In the case of the Moto Z, that 5.19mm thickness leads to a design that's not actually very comfortable to hold or use - unlike those fatties we just mentioned. The problem is with the metal rim that edges the phone. On the back it feels sharp: there's no organic curve into the rear of the phone or to transition from side to back, so it's uncomfortable against your fingers and gathers dirt and debris.
The Moto Z comes with a cover in the back called a Style Shell, which connects using magnets, along with a waistband you can also attach. With all in place, the phone is more comfortable and more like a regular phone again. Being able to magnetically attach a rear cover is actually a nice way to customise your phone and the Style Shells cost £16 each.
On review here is the white and fine gold Moto Z... which can only be described as ugly. The gold rear and sides are fine, although it's not a seamless design. Just as we criticised the Sony Xperia XZ, you're looking at a sectioned back with different finishes top and bottom.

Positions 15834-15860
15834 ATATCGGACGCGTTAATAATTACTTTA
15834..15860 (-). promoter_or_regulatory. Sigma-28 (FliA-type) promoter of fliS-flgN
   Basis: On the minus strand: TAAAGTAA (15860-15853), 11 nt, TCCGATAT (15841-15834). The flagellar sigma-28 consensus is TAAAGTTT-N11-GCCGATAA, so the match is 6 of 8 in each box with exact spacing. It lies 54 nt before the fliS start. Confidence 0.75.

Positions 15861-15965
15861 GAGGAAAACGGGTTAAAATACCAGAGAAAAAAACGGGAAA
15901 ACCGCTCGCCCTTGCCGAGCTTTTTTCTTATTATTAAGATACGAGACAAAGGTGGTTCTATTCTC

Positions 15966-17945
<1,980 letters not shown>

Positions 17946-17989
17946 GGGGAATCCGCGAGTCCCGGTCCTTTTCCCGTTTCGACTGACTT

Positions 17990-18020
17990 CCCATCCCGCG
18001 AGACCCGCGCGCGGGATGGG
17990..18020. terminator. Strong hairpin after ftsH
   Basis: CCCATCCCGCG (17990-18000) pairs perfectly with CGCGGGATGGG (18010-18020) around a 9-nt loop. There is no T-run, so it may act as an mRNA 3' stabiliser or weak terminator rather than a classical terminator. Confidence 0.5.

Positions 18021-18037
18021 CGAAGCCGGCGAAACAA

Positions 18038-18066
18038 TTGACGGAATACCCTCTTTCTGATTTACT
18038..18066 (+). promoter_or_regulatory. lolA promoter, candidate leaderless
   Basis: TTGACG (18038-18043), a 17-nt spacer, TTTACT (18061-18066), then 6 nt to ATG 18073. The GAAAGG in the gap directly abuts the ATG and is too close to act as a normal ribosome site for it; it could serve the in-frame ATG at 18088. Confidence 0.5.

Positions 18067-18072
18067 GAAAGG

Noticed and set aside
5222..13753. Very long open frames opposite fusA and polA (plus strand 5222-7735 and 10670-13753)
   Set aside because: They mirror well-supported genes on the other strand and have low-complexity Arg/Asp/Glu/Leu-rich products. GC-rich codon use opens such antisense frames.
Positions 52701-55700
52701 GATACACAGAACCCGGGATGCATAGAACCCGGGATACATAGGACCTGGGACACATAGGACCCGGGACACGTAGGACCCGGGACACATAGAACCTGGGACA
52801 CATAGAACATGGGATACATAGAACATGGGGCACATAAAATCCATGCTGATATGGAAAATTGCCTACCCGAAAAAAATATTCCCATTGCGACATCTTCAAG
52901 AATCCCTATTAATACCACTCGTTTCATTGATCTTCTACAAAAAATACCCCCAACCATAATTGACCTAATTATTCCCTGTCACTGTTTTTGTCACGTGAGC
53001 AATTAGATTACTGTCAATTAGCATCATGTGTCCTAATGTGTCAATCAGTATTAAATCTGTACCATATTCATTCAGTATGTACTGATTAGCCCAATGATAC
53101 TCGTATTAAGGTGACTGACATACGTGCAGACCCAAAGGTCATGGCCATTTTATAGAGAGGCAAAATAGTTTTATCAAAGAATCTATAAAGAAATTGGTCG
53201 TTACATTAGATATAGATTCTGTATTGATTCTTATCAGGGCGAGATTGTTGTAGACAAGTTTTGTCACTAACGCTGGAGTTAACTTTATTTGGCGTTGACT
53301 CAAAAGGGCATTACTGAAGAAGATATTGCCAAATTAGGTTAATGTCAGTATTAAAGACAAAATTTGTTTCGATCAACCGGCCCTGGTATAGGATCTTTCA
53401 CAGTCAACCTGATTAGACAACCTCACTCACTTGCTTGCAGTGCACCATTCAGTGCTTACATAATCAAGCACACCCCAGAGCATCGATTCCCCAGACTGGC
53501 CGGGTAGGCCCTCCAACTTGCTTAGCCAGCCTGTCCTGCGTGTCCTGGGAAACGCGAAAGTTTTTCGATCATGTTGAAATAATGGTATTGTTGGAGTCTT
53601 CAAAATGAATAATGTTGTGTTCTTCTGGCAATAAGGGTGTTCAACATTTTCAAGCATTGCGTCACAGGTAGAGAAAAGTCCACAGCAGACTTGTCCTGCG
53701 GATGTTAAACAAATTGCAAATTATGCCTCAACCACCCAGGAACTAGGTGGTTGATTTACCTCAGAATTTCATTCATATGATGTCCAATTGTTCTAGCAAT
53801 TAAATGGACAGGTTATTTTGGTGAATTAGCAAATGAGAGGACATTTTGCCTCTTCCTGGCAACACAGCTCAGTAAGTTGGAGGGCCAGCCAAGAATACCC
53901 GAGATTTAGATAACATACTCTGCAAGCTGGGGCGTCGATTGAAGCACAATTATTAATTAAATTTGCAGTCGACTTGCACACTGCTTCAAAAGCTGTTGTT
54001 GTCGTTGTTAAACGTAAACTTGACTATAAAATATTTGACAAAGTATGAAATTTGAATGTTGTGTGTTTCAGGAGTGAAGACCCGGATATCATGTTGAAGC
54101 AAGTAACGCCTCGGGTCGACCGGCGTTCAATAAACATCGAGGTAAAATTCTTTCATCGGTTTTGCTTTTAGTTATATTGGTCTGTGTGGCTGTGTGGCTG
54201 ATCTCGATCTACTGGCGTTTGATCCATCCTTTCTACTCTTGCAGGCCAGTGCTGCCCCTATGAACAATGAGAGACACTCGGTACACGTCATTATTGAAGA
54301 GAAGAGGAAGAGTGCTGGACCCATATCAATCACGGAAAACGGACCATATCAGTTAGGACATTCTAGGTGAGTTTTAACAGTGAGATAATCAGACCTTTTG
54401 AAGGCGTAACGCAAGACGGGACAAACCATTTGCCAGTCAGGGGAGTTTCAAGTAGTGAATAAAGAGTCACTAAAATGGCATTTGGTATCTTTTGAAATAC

But it's the front that's most offensive. The white finish doesn't work at all, because of the number of visible sensors that Moto has crammed in. These sensors are to enable the proximity feature - being able to reach out and have the phone wake as you approach it. So whatever you do, choose a Z with a black front, because the white version is a mess, with all these pockmarks and the chintzy bordering of the fingerprint sensor and speaker.